She slowly said, "Yes." But she was subdued.
He called Mrs Hughes. She came from her adjoining shop.
"You have a bedroom within yours, where your daughter used to sleep, I think? I am sure you will oblige me, and I shall consider it as a great favour, if you will allow this young lady to sleep there to-night. Will you take her there now? Go, my dear. I have full trust in your promise not to leave until I can speak to you." His voice died away to silence; but as Ruth rose from her knees at his bidding, she looked at his face through her tears. His lips were moving in earnest, unspoken prayer, and she knew it was for her.
That night, although his pain was relieved by rest, he could not sleep; and, as in fever, the coming events kept unrolling themselves before him in every changing and fantastic form. He met Ruth in all possible places and ways, and addressed her in every manner he could imagine most calculated to move and affect her to penitence and virtue. Towards morning he fell asleep, but the same thoughts haunted his dreams; he spoke, but his voice refused to utter aloud; and she fled, relentless, to the deep, black pool.
But God works in His own way.
The visions melted into deep, unconscious sleep. He was awakened by a knock at the door, which seemed a repetition of what he had heard in his last sleeping moments.
It was Mrs Hughes. She stood at the first word of permission within the room.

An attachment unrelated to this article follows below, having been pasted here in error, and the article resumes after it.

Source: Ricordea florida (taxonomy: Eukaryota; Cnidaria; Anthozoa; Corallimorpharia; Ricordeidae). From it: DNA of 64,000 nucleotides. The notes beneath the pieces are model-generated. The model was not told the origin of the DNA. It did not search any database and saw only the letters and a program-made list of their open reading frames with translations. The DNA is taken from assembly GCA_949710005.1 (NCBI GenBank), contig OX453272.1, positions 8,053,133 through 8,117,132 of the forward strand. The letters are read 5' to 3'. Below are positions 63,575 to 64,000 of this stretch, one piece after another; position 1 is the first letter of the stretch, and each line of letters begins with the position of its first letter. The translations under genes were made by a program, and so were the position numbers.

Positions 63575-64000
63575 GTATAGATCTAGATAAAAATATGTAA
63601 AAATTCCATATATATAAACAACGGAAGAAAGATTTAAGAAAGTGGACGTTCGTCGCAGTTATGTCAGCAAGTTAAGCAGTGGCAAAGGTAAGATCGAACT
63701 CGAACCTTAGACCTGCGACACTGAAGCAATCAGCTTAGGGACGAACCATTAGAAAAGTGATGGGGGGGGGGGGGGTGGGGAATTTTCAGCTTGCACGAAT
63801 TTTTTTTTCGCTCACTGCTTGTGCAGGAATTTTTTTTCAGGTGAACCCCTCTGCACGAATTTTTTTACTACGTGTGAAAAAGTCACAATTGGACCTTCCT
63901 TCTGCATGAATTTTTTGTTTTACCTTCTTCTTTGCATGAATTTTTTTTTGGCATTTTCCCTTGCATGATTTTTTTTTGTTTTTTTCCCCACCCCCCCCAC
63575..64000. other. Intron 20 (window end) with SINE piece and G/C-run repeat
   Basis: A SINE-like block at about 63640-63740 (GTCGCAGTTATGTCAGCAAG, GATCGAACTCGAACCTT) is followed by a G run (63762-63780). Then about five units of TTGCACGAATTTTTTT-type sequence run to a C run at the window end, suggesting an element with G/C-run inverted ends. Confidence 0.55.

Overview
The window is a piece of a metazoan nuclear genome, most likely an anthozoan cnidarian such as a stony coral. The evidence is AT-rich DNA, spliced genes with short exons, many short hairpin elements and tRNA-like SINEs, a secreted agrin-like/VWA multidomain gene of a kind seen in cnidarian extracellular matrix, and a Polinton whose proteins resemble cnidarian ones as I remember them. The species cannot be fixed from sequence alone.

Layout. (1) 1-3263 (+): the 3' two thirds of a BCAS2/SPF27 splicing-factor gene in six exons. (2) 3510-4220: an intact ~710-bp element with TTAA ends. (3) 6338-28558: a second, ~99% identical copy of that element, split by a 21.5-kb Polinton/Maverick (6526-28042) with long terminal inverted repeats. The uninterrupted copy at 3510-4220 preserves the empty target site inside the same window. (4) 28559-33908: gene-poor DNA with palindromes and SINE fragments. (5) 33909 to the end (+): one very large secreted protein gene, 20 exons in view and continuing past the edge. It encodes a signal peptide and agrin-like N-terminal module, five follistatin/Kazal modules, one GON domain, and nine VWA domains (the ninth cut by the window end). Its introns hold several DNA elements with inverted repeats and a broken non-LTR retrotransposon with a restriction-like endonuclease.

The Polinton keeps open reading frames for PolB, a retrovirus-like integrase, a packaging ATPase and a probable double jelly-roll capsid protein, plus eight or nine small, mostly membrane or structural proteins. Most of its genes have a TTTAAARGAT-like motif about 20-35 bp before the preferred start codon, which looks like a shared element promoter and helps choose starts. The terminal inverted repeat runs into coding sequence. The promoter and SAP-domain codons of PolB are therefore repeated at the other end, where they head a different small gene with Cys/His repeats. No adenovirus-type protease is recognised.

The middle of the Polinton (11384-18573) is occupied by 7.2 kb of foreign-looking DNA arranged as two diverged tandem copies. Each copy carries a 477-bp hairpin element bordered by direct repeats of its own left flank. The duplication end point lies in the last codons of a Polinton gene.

"Please, sir, I think the young lady is very ill indeed, sir; perhaps you would please to come to her."
"How is she ill?" said he, much alarmed.
"Quite quiet-like, sir; but I think she is dying, that's all, indeed, sir!"
"Go away, I will be with you directly!" he replied, his heart sinking within him.
In a very short time he was standing with Mrs Hughes by Ruth's bedside. She lay as still as if she were dead, her eyes shut, her wan face numbed into a fixed anguish of expression. She did not speak when they spoke, though after a while they thought she strove to do so. But all power of motion and utterance had left her. She was dressed in everything, except her bonnet, as she had been the day before; although sweet, thoughtful Mrs Hughes had provided her with nightgear, which lay on the little chest of drawers that served as a dressing-table. Mr Benson lifted up her arm to feel her feeble, fluttering pulse; and when he let go her hand, it fell upon the bed in a dull, heavy way, as if she were already dead.
"You gave her some food?" said he, anxiously, to Mrs Hughes.
"Indeed, and I offered her the best in the house, but she shook her poor pretty head, and only asked if I would please to get her a cup of water. I brought her some milk though, and 'deed, I think she'd rather have had the water; but not to seem sour and cross, she took some milk." By this time Mrs Hughes was fairly crying.
"When does the doctor come up here?"
"Indeed, sir, and he's up nearly every day now, the inn is so full."
"I'll go for him. And can you manage to undress her and lay her in bed? Open the window too, and let in the air; if her feet are cold, put bottles of hot water to them."
It was a proof of the true love, which was the nature of both, that
it never crossed their minds to regret that this poor young creature
had been thus thrown upon their hands. On the contrary, Mrs Hughes
called it "a blessing."